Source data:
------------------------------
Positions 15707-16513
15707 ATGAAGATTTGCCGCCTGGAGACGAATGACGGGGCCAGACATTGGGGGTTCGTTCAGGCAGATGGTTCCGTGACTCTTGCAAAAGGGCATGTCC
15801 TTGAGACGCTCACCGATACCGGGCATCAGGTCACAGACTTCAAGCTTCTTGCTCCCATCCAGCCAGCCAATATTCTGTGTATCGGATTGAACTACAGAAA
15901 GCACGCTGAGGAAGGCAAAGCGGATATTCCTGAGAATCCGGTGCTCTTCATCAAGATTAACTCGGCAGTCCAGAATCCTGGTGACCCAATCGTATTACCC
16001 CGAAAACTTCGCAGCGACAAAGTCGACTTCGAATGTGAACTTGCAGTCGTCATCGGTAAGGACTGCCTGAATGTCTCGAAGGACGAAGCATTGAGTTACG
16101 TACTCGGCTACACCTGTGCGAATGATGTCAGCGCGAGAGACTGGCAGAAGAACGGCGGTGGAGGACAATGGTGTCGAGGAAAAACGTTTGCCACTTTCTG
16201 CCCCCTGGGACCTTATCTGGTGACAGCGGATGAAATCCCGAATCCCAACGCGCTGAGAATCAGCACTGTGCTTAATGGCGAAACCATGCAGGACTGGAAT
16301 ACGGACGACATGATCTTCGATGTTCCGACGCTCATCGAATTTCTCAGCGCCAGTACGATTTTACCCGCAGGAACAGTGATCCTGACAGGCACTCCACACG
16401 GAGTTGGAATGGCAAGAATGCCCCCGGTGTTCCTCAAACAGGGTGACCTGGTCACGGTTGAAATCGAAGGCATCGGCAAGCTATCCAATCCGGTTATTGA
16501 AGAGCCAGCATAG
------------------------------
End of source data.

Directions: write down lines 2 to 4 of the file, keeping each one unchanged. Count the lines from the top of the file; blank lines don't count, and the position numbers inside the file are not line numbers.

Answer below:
15707 ATGAAGATTTGCCGCCTGGAGACGAATGACGGGGCCAGACATTGGGGGTTCGTTCAGGCAGATGGTTCCGTGACTCTTGCAAAAGGGCATGTCC
15801 TTGAGACGCTCACCGATACCGGGCATCAGGTCACAGACTTCAAGCTTCTTGCTCCCATCCAGCCAGCCAATATTCTGTGTATCGGATTGAACTACAGAAA
15901 GCACGCTGAGGAAGGCAAAGCGGATATTCCTGAGAATCCGGTGCTCTTCATCAAGATTAACTCGGCAGTCCAGAATCCTGGTGACCCAATCGTATTACCC